The WiiU launches in less than 24 hours. Learn a little bit about the network that will be built from the ground up to start competing with Xbox Live and the PlayStation Network.
Was this a disappointing year for E3? Over the last several years, E3 has tried to return to its rightful place as reigning champion of video game conventions, and although PAX has stolen some of their thunder, E3 (the Electronic Entertainment Expo) has done a very good job of revitalizing what they began.
This year was lacking the big shock of new console announcements. It wasn’t just a rumor, it wasn’t “we have it on good authority” – it was a known commodity that Nintendo’s WiiU would be talked about, because it had already been announced. But rather than give us a ship date or price, rather than tease us with something we’ve been wanting for over a decade (Killer Instinct 3, anyone?), we got some cute mini-games and a sneak pack of a Wii U dressed in black. The Sony conference plugged a new God of War, talked at lenth about WonderBook, then rang the death knell for the PS Vita by not announcing a price cut. Microsoft impressed a few people with Halo 4’s story intensive trailer, and at least they didn’t announce a new product to compete with the 3DS or the PS Vita. Microsoft had the coolest “previously unannounced” (although leaked) item in the presentation, SmartGlass. SmartGlass is an enhanced offering of the Xbox Companion App for Windows Phone 7 and Windows 8.
So, no, it wasn’t amazing or jaw dropping… but, there are some exciting things happening in all three camps. I’m not a huge fan of Wonderbook, but the idea can be expanded upon and will find a niche – it may even encourage some people who dislike reading to get more interested in the written word, in the same way that e-books have ignited interest among young tech enthusiasts. No, it wasn’t the most exciting year for E3, but I’m confident that it wasn’t even in the top ten when it comes to “the worst.” I’m fairly pleased with what we’ve got to look forward to, and if you’re not, then I encourage you to go back and re-watch some of the pressers(Nintendo, Sony, Microsoft) and pick something out to enjoy – it’s not all bad news!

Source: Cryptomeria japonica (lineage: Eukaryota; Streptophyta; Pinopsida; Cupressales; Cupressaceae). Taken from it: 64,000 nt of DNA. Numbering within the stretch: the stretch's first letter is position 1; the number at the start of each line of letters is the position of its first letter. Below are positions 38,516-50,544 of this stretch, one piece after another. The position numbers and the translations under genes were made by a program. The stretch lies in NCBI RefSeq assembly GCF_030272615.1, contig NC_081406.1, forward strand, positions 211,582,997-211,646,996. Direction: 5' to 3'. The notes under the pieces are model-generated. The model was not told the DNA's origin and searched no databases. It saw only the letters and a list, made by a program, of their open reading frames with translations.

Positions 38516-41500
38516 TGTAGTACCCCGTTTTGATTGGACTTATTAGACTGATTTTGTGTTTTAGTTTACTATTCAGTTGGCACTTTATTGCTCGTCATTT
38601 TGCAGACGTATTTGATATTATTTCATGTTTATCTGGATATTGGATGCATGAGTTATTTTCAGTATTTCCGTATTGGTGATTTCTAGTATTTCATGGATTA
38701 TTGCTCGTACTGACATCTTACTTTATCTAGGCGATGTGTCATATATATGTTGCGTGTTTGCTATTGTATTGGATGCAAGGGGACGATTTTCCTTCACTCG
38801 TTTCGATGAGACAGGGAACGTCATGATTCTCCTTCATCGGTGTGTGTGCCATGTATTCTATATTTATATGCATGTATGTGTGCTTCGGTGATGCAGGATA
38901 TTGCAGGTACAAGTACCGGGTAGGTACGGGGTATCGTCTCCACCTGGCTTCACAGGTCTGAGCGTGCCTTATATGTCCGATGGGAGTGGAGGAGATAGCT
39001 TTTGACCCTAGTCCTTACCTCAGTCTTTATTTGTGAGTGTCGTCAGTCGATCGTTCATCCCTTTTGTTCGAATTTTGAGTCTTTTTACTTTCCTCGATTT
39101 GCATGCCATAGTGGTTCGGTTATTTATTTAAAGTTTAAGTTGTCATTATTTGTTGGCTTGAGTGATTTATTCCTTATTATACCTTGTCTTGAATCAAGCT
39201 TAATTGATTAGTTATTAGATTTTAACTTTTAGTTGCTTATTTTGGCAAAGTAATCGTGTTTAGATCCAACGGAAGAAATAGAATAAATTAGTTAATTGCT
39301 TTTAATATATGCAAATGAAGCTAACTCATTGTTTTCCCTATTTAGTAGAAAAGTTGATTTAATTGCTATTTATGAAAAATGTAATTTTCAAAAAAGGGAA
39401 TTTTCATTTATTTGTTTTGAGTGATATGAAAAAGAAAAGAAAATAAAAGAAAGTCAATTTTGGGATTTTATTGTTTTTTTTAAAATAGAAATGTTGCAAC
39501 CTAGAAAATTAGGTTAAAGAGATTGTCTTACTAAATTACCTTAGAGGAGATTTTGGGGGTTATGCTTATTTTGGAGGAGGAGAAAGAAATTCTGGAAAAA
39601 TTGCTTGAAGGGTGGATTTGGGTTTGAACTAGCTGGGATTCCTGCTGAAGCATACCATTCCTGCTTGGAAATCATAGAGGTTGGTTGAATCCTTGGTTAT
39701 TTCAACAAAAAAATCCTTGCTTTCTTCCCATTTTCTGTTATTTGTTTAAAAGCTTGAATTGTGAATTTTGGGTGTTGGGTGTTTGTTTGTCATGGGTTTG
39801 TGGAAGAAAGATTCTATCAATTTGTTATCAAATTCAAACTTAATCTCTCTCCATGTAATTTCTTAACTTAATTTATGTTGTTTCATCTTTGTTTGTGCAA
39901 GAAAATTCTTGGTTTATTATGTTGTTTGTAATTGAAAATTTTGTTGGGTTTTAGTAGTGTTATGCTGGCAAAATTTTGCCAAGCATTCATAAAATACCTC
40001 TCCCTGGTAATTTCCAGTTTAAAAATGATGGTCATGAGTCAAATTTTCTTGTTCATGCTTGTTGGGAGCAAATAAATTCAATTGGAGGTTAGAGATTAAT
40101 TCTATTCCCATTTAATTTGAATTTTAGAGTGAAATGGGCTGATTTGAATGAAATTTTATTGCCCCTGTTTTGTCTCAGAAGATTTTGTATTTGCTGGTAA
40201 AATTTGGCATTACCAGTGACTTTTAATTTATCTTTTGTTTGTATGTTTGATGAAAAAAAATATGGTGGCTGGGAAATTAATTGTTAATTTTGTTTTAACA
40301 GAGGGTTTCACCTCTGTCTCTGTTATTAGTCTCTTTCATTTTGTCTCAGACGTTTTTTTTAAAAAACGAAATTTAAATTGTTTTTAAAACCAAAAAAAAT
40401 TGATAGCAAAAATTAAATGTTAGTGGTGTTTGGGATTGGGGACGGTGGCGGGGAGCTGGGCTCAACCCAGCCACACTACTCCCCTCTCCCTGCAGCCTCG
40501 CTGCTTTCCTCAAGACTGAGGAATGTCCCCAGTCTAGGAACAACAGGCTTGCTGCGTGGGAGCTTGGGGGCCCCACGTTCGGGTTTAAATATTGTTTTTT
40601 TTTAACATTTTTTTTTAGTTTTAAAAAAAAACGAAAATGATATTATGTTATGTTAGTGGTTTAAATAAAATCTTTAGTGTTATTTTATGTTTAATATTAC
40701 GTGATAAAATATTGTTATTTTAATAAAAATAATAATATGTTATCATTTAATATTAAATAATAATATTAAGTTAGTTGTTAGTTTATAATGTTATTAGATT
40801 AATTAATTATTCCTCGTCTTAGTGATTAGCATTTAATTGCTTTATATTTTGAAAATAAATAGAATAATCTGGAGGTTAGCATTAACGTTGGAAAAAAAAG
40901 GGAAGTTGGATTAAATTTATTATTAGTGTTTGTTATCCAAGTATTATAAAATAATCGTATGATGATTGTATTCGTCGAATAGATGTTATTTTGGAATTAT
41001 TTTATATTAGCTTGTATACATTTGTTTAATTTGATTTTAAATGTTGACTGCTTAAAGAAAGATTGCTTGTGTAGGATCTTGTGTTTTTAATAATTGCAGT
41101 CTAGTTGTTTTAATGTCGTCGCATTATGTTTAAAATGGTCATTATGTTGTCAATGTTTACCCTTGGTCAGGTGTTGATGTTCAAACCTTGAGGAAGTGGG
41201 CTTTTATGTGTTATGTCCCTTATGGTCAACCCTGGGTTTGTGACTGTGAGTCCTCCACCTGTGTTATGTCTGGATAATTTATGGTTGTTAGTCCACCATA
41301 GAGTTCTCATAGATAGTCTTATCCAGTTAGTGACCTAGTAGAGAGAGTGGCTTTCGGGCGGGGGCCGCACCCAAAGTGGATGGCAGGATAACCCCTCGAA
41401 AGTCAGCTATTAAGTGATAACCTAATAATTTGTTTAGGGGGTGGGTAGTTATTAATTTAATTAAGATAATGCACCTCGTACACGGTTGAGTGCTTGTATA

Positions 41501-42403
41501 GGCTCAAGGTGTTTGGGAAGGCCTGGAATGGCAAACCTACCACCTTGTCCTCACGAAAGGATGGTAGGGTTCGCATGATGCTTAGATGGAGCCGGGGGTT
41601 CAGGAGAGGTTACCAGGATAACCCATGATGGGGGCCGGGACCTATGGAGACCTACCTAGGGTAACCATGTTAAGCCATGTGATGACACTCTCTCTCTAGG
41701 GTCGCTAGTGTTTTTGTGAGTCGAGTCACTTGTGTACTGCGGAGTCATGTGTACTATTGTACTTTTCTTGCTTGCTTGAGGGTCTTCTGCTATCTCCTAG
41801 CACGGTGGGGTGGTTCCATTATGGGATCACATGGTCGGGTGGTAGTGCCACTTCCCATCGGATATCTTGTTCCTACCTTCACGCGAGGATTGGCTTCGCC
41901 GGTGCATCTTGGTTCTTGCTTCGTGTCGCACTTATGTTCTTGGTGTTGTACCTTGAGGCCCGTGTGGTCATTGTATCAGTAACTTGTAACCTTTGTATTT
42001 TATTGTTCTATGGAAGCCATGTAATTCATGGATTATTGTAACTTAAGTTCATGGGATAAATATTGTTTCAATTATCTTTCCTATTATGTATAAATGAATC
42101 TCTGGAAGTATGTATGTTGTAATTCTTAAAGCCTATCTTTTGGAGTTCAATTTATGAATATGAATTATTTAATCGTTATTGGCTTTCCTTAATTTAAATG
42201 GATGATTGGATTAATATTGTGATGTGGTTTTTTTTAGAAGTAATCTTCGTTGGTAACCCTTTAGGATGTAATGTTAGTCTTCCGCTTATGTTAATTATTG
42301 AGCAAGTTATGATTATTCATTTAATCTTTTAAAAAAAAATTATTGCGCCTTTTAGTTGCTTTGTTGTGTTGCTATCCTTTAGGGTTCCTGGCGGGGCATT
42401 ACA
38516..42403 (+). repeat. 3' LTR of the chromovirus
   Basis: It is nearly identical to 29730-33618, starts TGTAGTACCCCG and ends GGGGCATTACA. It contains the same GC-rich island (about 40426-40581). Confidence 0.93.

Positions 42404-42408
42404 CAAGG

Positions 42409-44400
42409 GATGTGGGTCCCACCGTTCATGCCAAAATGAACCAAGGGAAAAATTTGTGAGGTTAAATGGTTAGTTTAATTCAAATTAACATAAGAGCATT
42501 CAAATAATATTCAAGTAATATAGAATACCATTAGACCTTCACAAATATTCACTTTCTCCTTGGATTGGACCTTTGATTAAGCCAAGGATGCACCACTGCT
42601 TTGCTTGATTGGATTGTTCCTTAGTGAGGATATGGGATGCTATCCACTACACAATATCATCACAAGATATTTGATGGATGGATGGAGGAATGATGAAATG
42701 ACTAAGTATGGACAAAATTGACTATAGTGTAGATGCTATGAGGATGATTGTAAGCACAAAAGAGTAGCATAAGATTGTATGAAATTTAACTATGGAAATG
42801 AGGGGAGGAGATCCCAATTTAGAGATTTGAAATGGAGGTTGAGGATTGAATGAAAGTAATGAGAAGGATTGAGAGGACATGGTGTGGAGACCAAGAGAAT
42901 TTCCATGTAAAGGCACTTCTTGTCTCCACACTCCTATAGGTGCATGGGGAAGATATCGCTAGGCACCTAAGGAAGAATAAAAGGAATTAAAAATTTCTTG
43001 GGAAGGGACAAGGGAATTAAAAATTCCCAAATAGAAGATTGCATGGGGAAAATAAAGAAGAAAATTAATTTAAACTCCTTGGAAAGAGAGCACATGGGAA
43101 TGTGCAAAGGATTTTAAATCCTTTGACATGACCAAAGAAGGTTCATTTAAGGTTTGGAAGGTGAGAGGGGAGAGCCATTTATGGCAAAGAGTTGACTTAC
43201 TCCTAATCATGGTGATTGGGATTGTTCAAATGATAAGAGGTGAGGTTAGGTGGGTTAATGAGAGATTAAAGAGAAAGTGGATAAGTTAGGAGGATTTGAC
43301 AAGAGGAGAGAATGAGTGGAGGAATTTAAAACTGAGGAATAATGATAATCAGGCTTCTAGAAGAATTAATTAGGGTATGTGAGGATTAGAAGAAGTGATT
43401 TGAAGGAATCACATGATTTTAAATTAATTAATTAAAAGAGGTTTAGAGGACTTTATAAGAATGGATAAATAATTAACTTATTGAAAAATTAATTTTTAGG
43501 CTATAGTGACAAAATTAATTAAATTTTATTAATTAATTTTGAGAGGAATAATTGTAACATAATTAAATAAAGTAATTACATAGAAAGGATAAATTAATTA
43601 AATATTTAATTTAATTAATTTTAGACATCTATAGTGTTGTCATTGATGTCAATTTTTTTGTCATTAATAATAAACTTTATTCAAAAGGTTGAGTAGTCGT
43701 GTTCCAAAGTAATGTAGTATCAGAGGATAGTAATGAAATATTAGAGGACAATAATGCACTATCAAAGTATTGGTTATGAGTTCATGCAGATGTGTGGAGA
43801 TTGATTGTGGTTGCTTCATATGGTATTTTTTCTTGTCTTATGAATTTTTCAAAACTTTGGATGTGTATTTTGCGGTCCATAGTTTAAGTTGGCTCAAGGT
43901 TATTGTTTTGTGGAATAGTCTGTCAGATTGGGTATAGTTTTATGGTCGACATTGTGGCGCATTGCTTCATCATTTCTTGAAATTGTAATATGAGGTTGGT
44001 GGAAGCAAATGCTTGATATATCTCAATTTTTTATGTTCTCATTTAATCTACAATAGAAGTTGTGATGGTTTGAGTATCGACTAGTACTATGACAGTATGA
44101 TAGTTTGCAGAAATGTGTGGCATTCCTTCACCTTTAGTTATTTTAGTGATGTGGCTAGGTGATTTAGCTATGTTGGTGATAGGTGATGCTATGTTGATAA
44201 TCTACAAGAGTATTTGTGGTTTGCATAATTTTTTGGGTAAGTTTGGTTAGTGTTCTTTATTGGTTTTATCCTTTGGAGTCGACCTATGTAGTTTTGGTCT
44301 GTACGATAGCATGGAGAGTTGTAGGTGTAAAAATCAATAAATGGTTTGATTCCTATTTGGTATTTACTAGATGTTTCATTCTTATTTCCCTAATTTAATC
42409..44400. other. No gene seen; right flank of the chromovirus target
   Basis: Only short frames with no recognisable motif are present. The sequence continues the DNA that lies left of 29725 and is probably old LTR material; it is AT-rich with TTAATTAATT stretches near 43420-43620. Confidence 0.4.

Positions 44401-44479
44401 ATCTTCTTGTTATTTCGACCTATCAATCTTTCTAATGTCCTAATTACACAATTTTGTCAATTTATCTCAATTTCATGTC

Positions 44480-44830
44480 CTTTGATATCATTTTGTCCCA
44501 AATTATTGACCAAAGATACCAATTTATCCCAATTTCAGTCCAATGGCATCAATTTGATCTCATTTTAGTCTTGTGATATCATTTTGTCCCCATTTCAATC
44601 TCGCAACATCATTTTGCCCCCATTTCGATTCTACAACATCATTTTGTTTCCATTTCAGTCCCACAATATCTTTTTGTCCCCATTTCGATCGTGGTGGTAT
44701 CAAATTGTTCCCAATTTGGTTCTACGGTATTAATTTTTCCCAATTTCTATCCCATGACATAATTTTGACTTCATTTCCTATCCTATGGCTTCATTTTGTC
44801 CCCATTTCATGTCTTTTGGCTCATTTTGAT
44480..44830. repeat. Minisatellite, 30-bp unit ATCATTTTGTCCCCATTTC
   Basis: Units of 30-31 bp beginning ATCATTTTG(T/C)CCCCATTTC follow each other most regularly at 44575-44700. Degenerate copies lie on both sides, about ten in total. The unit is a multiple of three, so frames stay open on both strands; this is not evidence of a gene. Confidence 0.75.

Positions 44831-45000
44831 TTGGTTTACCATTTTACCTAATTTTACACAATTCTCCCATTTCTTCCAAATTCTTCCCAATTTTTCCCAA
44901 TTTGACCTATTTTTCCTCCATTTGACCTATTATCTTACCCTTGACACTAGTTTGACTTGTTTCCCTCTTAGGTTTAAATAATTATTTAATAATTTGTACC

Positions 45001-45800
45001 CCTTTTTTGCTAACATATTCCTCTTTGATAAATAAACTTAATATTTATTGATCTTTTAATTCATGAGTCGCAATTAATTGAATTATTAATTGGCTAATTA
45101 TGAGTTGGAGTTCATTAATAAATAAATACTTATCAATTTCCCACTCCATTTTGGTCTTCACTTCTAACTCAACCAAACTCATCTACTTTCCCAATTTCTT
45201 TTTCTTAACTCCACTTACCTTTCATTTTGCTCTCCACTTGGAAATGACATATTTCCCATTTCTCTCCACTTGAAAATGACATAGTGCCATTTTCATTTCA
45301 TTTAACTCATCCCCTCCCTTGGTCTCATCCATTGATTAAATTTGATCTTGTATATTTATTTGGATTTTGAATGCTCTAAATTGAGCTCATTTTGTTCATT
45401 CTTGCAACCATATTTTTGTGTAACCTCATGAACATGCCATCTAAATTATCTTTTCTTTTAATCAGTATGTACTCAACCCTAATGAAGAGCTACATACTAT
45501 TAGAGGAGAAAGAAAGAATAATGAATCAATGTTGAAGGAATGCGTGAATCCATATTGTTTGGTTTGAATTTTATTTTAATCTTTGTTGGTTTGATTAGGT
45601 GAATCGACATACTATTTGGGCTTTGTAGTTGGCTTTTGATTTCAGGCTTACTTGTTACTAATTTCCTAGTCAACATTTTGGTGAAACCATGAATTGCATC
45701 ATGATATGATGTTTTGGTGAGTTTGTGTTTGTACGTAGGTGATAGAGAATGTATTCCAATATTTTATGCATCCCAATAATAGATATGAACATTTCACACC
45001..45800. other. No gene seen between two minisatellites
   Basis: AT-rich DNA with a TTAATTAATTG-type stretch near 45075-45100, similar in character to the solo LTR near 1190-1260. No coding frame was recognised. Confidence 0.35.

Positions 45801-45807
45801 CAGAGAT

In a recent press conference, Nintendo confirmed the rumors of the new Nintendo DSi, along with plans to price it at a low $179. They have intentions of releasing it as early as November 1st in Japan (it is implied that it will make it to the U.S. just as early, and debut in Europe Spring 2009).
My favorite announced feature so far? A built-in web browser. Other features include a new online DSi Shop, a .3 mega pixel camera (seen on the hinge above), 12% thinner than existing models (as partially demonstrated above), 3.25 inch screen and “better audio capabilities.” Sadly, to facilitate this slimming down process, they will remove the Game Boy cartridge slot.
In additional news, Nintendo has been considering the lack of storage on the Wii for quite a while. How do they combat this? Sure, there is a model of Xbox 360 sold without a hard drive, but if you want it bad enough, you can buy a new hard drive and fix the problem yourself. No such option exists on the Wii. With the recent announcement of the Marriott In-Room Entertainment allows users to select multiple games without swapping discs – suggesting the storage problem was solved.
According to Kotaku, users will be able to save their downloads directly to an SD card, without having to make the stop on the console in the middle. It will only apply to content downloaded from the Wii Shop channel and other similiarly designed channels in the future, but it’s a step in the right direction. Keep in mind, however, that the biggest downloaders still may have to swap out their CD-Cards, as the console is not officially compatible with SDCards over 2 GB.